Earlier today the California Senate voted 25-10, on a bipartisan basis, to pass legislation to prevent patients from facing surprise out-of-network medical bills after they receive care in in-network hospitals or other facilities. Sponsored by Health Access California, AB533 (Bonta) would protect patients from “surprise” bills from out-of-network doctors when they did the right thing by going to an in-network hospital or imaging center or other facility. Under AB 533, patients would only have to pay in-network cost sharing. This bill joins two other patient protection bills, passed earlier in the day, designed to prevent unfair out-of-pocket costs: SB 137 (Hernandez) an AB 339 (Gordon).
AB 533 On Surprise Bills
A recent survey by Consumers Union found 1 in 4 Californians received a surprise medical bill. Even the most careful consumers can end up being treated unwittingly by an out-of-network provider at in-network facility, only to receive a surprise bill for the difference between the provider’s charge and what the health plan pays. That difference can run into hundreds, thousands, or even tens of thousands of dollars–an amount that can be destabilizing for family finances. Examples include:
- A consumer who goes to an in-network imaging center, only to find that a non-contracting radiologist the consumer never met was responsible for reviewing the consumer’s imaging.
- A consumer who selects an in-network surgeon for an operation at an in-network hospital or surgery center but finds that the anesthesiologist is a non-contracting provider when billed.
- A consumer goes to an in-network hospital but the slide or sample is sent off to an out-of-network pathologist the consumer never met or agreed to receive care from.
Specifically, the bill:
- Requires health plans to let consumers pay the same co-pays and other cost sharing that they would pay for in-network care when they end up being treated by an out-of-network provider at an in-network facility.
- Counts such co-pays toward the annual out of pocket limit of $6,600 per patient.
- Allows an enrollee to voluntarily consent to the use of an out-of-network provider if the consumer voluntarily consents in advance.
- Creates a mandatory and binding Independent Dispute Resolution process to resolve payment disputes between non-contracting providers and plans.
- Requires plans to pay non-contracting providers for services provided at an in-network facility a rate based on the criteria specified in the bill.
- Applies only to non-emergency medical services.
Despite some opposition from some doctors’ groups, the Health Access-sponsored bill now faces a final Assembly concurrence vote, with broad support from the California Labor Federation to the Chamber of Commerce, and including leading consumer and patient groups. (See separate AB533 fact sheet).
Other Patient Protection Bills Passed by Second Chamber Earlier Today
- SB137(Hernandez): would require accurate, standardized, and updated provider directories by health plans. Recent surveys by the Department of Managed Health Care found that 25% of the directories of two major health plans were found to be inaccurate or out-of-date (See separate SB137 fact sheet).
- AB339(Gordon) would require insurers to cover medically necessary prescription drugs and limit cost-sharing on specialty drugs and other needed medications. Now awaiting a concurrence vote in the Assembly, AB 339 would ensure coverage for drugs for which there is no therapeutic equivalent; prohibits placing most or all of the drugs to treat a condition on the highest cost tiers of a formulary; requires formularies to be based on clinical guidelines and peer-reviewed scientific evidence; places monthly cap on specialty drug cost sharing of $250 per month per prescription for most health plans; and more. (See separate AB339 fact sheet.)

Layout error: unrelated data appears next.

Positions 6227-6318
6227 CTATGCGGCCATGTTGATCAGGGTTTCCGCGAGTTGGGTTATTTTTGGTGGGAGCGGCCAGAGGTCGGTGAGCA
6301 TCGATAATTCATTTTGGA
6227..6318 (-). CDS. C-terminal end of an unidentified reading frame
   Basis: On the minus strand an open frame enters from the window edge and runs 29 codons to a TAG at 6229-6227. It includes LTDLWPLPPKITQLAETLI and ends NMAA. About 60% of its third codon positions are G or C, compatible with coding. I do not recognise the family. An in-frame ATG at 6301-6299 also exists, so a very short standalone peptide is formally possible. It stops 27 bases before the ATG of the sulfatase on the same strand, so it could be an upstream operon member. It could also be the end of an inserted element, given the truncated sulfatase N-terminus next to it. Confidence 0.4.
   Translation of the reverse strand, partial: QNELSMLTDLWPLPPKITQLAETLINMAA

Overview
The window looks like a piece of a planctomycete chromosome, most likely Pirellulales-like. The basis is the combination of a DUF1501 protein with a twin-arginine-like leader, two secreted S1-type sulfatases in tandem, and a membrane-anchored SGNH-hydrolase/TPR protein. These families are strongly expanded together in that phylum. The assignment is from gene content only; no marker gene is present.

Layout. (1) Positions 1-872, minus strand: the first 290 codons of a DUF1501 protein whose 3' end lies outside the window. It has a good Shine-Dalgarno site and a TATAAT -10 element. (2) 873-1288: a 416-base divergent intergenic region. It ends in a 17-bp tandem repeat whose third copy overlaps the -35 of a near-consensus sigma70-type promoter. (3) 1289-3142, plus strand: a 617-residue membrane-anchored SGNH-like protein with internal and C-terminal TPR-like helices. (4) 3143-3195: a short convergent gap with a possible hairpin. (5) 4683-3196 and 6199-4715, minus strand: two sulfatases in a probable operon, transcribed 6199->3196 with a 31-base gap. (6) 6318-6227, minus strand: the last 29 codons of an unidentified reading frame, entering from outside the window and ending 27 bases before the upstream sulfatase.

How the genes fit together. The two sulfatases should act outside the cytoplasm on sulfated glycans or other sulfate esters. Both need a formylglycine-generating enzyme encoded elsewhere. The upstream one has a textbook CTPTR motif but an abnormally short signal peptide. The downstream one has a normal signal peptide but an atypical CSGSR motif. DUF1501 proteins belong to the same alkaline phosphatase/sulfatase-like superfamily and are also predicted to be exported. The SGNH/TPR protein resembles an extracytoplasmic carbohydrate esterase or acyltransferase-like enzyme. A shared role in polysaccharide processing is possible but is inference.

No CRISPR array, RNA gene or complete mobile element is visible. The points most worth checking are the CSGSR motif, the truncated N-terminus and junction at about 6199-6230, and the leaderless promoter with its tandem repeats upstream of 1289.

Both bills also face concurrence votes Friday, the last day of 2015’s legislative session.
Patient Protection Bills Already Sitting on the Governor’s Desk
- AB1305 (Bonta) would ensure an individual patient does not face higher out-of-pocket costs just because they are in family plans, closing a potential loophole in the out-of-pocket maximum protections in the Affordable Care Act. (See separate AB1305 fact sheet.)
- Also on the Governor’s desk is AB 248 (R. Hernández) Minimum Value Guarantee for Large Employer Coverage, to prohibit the sale of subminimum coverage, defined as coverage with less than 60% actuarial value, by insurers to large employers. Such plans put workers in a double bind: with unmanageable costs for uncovered care; but because they took up that coverage, often unwittingly, they are automatically ineligible for premium subsidies through Covered California. See our fact sheet.
Special Session Legislation on Medi-Cal Financing & Public Health: Tobacco Tax Bills
The clock is ticking on many different bills to help reduce smoking and save lives, including proposals that would increase the tobacco tax by $2.
One Senate bill, SB x2 14, authored by Senator Ed Hernandez, would combine the tobacco tax with a revamped tax on managed-care organizations (MCOs). The bill, which passed both Public Health and Finance Committees yesterday, replaced the existing MCO tax with a new health plan tax that would generate $1.1 billion to stabilize Medi-Cal financing and inject $231 million into historically under-funded programs serving Californians with developmental disabilities.
Any tax (on MCOs, tobacco, or something else) requires a 2/3 and therefore bipartisan vote. If a bipartisan consensus does not come together by the end of the 2015 legislation session at midnight, many organizations including Health Access California are planning to move forward with a tobacco tax ballot measure for November 2016. Recent polling shows overwhelming support for a $2 per pack increase. Watch this blog, our Twitter feed, and your email inbox for updates as the final day of the session unfolds.